Evan Handler, perhaps best known as the divorce lawyer-turned-husband of Sex & the City‘s Charlotte York, and whose acting credits also include Lost, The West Wing, and Californication, isn’t supposed to be here. Diagnosed with acute myeloid leukemia and given a very bleak prognosis at the age of 24, his second remission was all but a miracle. Handler beat the odds in a battle against what he’d been told was an unbeatable disease, and lived to tell the tale. And the most surprising part of that tale is how closely it resembles anyone-or everyone’s-story.
More than just an exploration of life after cancer, Handler’s book, It’s Only Temporary: The Good News and Bad News of Being Alive, is really a reflection on surviving life after surviving cancer. Staring down his own mortality so early in life has offered Handler a unique perspective from which to approach those most human of issues (like the meaning of life, the nature of love, the existence of God, the logic of the 27 breakups he’s had with only 10 women), but the stories he shares are most notable for their universality, not their uniqueness. His shockingly blunt and wickedly funny collection of personal essays is written so honestly, in fact, the reader may get the feeling that Handler forgot to worry about what anyone thinks of him-not the people he writes about, nor anyone who might be inclined to pick up the book. But that would be wrong.
“I piss everybody off,” Handler said in a recent conversation. “I didn’t even write about my publishers and they hate me! Actually, the publisher who bought this book read ten of my essays and said that I write like I don’t care if anybody likes me, and I thought, ‘Wow, this is how I write when I really want people to like me!'”
Like him or not, Handler explores everything from love and contentment to gratitude and mortality, from Internet porn addiction to the irony at finally finding true love just as his role on SATC earned him a wild new level of popularity among fans of the female persuasion. He even tackles the boundaries of perception itself, particularly dicey territory for a memoirist. An essay titled “Tiffany ’99, Sotheby’s ’01” begins with Handler selling a returned engagement ring. Wandering around New York afterward, he finds himself in Memorial Sloan Kettering, skulking around like a spy in the hospital where he spent so many dark days-and which he ripped apart in his scathing and very successful monologue which became his first book, Time on Fire: My Comedy of Terrors-when he spots one of the many doctors who’d treated him. He is shocked to see that the man in front of him bears so little resemblance to his memories, and is left questioning all of his recollections of that time.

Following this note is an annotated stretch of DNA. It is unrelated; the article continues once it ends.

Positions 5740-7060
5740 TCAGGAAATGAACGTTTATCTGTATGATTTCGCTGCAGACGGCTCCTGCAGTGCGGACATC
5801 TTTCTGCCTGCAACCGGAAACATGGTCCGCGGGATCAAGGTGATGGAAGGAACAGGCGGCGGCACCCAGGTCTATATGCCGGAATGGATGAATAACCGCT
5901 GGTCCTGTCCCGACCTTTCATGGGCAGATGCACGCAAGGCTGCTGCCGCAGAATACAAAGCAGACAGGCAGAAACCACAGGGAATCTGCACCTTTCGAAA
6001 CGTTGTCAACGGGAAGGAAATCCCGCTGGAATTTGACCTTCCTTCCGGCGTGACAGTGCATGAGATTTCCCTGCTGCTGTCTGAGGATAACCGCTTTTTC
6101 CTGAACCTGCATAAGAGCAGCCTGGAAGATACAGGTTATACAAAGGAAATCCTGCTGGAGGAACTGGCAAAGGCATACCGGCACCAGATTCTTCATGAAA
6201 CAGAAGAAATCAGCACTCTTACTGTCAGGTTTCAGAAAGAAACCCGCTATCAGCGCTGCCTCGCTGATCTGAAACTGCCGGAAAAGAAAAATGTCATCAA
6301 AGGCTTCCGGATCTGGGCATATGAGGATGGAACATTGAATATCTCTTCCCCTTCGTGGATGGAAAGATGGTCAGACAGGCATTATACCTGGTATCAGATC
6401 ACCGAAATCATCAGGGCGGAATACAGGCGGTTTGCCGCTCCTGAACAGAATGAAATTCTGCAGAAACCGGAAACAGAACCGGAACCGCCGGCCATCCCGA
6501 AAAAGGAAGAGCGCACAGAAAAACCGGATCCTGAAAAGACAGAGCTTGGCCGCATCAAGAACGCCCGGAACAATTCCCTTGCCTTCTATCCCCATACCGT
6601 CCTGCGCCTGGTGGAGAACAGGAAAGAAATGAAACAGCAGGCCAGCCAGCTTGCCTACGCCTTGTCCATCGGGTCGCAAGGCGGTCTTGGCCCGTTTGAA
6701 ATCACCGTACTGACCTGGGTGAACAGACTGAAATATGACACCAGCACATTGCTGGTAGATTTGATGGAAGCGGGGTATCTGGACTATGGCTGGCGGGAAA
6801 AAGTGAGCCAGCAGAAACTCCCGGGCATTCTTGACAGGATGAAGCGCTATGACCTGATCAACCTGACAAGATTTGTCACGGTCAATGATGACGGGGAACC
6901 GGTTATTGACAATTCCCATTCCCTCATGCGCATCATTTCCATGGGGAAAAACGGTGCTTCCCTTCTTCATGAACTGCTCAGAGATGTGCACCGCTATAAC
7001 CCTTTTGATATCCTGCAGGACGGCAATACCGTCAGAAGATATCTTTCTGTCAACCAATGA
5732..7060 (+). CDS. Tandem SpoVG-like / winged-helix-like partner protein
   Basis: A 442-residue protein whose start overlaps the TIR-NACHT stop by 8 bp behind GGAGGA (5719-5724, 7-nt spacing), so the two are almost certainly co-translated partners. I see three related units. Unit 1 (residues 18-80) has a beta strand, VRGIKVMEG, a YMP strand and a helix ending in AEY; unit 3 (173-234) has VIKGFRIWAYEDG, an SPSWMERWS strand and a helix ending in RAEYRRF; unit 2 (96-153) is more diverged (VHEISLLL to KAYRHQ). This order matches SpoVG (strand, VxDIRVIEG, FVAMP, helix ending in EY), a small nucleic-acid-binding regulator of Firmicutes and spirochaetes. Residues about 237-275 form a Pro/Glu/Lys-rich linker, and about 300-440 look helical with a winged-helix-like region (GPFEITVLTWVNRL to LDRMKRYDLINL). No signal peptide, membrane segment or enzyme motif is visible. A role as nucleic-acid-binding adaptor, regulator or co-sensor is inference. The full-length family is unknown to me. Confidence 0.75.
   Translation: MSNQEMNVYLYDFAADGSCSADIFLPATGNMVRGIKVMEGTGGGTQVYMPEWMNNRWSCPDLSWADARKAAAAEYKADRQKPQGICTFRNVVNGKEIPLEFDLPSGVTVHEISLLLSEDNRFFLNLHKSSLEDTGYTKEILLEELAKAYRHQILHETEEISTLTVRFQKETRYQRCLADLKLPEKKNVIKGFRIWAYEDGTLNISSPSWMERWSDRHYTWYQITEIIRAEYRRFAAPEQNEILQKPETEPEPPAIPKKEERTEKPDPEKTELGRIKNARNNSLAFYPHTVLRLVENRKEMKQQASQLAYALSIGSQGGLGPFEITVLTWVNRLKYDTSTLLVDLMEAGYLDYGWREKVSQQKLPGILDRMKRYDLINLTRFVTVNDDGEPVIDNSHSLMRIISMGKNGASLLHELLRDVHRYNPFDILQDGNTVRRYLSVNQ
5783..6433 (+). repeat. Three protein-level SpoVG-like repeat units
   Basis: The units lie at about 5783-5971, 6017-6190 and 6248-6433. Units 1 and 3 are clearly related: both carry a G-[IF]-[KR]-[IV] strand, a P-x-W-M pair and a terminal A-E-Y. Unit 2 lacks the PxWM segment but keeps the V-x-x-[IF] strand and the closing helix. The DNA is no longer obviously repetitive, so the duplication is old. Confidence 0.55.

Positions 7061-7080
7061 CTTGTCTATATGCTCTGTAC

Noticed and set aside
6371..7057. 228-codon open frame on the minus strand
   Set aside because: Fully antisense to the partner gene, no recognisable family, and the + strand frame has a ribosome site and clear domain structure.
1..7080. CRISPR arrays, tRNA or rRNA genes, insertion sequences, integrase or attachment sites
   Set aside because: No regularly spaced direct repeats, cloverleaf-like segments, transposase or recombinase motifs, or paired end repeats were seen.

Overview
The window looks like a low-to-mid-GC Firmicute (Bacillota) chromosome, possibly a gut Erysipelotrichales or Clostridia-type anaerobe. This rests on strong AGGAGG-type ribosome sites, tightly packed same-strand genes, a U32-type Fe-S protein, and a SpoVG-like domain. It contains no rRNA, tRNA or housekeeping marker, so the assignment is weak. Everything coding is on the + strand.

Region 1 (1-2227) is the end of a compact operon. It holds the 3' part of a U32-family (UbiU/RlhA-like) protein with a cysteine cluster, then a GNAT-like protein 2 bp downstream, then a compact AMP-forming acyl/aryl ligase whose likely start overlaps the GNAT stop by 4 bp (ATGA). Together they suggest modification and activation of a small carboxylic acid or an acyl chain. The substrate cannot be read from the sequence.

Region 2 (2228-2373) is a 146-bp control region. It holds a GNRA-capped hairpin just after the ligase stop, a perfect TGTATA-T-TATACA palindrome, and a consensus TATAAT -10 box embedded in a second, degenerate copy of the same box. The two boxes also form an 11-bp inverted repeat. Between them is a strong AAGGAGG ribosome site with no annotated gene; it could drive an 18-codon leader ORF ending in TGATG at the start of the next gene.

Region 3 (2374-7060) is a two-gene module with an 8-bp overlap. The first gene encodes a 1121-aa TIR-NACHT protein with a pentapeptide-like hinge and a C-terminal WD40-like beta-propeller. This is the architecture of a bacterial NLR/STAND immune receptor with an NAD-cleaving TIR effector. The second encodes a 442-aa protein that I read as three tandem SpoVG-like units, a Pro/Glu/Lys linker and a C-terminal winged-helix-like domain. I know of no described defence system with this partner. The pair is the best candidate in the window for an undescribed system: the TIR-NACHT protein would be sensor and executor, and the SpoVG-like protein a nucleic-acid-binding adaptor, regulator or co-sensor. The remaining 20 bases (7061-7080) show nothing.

Handler’s story leaves the reader thinking about the ways in which his or her own memories may be colored. “That’s what memoir writing is about,” Handler said of the essay, “examining these sorts of issues. I disagree with people who say that it doesn’t matter whether things are true or not, though; I’m a stickler for truth and accuracy, and that doesn’t to me at all negate questioning my own perceptions.”
In keeping with the pseudo-Buddhistic implications of such an idea-and the book’s title itself-Handler also ruminates on the question of faith. In “I Don’t Know,” he waxes philosophic about the ultimate question, and those who expect him to have gleaned some sort of existential clarity after having survived his illness (and recovery). But, again, in this essay, we meet our mirror, the everyman who concludes, “It’s not that I don’t wonder, I just don’t know/But what I can tell you is this: I don’t know from an extremely heartfelt place.”
A stage actor first, Handler began writing when he was in the hospital, and would perform his essays at New York City’s Naked Angels Theater Company’s weekly open-mic nights. There, he enjoyed the type of immediate feedback that really only comes with a live audience, and the setting proved an excellent testing ground for what would become his written work.
The advice Handler offers for would-be memoirists is pretty simple. “People want to read what you are least eager to reveal,” he says, “but there’s a way to write it that would make people cringe, and a way that makes people cry or laugh. I sure hope I fall into the better camp there.”
It’s a fine line, but one Handler proves he can walk with the best of them. Temporarily, anyway.
Evan Handler will appear at the Faulkner Gallery of the Public Library, Saturday, September 27 at 12:30 p.m. For more information, call 965-3023 or visit sbbookfestival.org.